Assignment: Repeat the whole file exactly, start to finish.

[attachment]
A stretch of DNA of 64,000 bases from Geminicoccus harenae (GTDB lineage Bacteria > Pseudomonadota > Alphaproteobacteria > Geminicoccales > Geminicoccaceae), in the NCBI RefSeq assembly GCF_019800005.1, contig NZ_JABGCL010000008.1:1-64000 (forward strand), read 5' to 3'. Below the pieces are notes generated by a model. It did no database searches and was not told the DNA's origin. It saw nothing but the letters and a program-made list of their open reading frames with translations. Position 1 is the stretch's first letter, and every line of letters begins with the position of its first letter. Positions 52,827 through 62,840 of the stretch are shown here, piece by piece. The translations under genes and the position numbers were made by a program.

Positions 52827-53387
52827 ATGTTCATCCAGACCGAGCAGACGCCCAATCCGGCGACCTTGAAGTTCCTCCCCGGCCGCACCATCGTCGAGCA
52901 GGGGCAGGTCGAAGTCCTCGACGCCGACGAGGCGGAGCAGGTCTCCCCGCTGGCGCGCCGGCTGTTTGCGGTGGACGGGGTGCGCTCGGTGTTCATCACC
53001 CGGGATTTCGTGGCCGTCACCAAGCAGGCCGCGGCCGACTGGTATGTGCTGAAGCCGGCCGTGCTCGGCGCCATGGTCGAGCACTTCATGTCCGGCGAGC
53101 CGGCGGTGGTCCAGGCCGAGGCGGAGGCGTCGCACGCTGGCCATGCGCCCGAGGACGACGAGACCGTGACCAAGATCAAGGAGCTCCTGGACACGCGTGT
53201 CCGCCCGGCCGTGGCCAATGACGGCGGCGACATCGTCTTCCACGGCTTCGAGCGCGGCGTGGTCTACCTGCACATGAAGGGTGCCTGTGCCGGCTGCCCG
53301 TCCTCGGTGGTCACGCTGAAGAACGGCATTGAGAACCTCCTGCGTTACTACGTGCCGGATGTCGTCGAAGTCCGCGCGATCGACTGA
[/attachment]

A stretch of DNA of 64,000 bases from Geminicoccus harenae (GTDB lineage Bacteria > Pseudomonadota > Alphaproteobacteria > Geminicoccales > Geminicoccaceae), in the NCBI RefSeq assembly GCF_019800005.1, contig NZ_JABGCL010000008.1:1-64000 (forward strand), read 5' to 3'. Below the pieces are notes generated by a model. It did no database searches and was not told the DNA's origin. It saw nothing but the letters and a program-made list of their open reading frames with translations. Position 1 is the stretch's first letter, and every line of letters begins with the position of its first letter. Positions 52,827 through 62,840 of the stretch are shown here, piece by piece. The translations under genes and the position numbers were made by a program.

Positions 52827-53387
52827 ATGTTCATCCAGACCGAGCAGACGCCCAATCCGGCGACCTTGAAGTTCCTCCCCGGCCGCACCATCGTCGAGCA
52901 GGGGCAGGTCGAAGTCCTCGACGCCGACGAGGCGGAGCAGGTCTCCCCGCTGGCGCGCCGGCTGTTTGCGGTGGACGGGGTGCGCTCGGTGTTCATCACC
53001 CGGGATTTCGTGGCCGTCACCAAGCAGGCCGCGGCCGACTGGTATGTGCTGAAGCCGGCCGTGCTCGGCGCCATGGTCGAGCACTTCATGTCCGGCGAGC
53101 CGGCGGTGGTCCAGGCCGAGGCGGAGGCGTCGCACGCTGGCCATGCGCCCGAGGACGACGAGACCGTGACCAAGATCAAGGAGCTCCTGGACACGCGTGT
53201 CCGCCCGGCCGTGGCCAATGACGGCGGCGACATCGTCTTCCACGGCTTCGAGCGCGGCGTGGTCTACCTGCACATGAAGGGTGCCTGTGCCGGCTGCCCG
53301 TCCTCGGTGGTCACGCTGAAGAACGGCATTGAGAACCTCCTGCGTTACTACGTGCCGGATGTCGTCGAAGTCCGCGCGATCGACTGA